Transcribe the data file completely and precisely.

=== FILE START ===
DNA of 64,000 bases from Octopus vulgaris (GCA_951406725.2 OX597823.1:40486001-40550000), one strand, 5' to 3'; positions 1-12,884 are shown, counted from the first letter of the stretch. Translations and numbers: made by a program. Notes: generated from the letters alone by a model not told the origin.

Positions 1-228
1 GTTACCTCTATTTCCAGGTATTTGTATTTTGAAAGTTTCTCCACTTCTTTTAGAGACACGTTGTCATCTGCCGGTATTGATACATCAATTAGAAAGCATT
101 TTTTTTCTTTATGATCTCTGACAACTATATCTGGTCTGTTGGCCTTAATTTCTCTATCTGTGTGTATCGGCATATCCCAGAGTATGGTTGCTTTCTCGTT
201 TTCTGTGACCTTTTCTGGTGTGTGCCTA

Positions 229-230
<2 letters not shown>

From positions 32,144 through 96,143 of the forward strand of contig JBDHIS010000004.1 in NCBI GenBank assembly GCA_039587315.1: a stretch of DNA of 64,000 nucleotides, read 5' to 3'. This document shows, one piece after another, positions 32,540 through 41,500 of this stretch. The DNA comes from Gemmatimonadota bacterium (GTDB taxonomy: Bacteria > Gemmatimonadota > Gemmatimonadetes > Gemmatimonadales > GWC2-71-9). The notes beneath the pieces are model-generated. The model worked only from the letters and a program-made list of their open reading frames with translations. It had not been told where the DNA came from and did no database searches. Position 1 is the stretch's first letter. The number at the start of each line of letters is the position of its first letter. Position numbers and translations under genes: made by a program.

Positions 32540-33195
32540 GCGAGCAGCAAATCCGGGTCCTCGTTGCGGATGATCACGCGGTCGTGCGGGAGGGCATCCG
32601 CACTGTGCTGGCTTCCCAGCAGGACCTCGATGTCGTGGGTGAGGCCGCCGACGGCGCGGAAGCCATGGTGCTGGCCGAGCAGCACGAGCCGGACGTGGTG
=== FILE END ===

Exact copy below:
DNA of 64,000 bases from Octopus vulgaris (GCA_951406725.2 OX597823.1:40486001-40550000), one strand, 5' to 3'; positions 1-12,884 are shown, counted from the first letter of the stretch. Translations and numbers: made by a program. Notes: generated from the letters alone by a model not told the origin.

Positions 1-228
1 GTTACCTCTATTTCCAGGTATTTGTATTTTGAAAGTTTCTCCACTTCTTTTAGAGACACGTTGTCATCTGCCGGTATTGATACATCAATTAGAAAGCATT
101 TTTTTTCTTTATGATCTCTGACAACTATATCTGGTCTGTTGGCCTTAATTTCTCTATCTGTGTGTATCGGCATATCCCAGAGTATGGTTGCTTTCTCGTT
201 TTCTGTGACCTTTTCTGGTGTGTGCCTA

Positions 229-230
<2 letters not shown>

From positions 32,144 through 96,143 of the forward strand of contig JBDHIS010000004.1 in NCBI GenBank assembly GCA_039587315.1: a stretch of DNA of 64,000 nucleotides, read 5' to 3'. This document shows, one piece after another, positions 32,540 through 41,500 of this stretch. The DNA comes from Gemmatimonadota bacterium (GTDB taxonomy: Bacteria > Gemmatimonadota > Gemmatimonadetes > Gemmatimonadales > GWC2-71-9). The notes beneath the pieces are model-generated. The model worked only from the letters and a program-made list of their open reading frames with translations. It had not been told where the DNA came from and did no database searches. Position 1 is the stretch's first letter. The number at the start of each line of letters is the position of its first letter. Position numbers and translations under genes: made by a program.

Positions 32540-33195
32540 GCGAGCAGCAAATCCGGGTCCTCGTTGCGGATGATCACGCGGTCGTGCGGGAGGGCATCCG
32601 CACTGTGCTGGCTTCCCAGCAGGACCTCGATGTCGTGGGTGAGGCCGCCGACGGCGCGGAAGCCATGGTGCTGGCCGAGCAGCACGAGCCGGACGTGGTG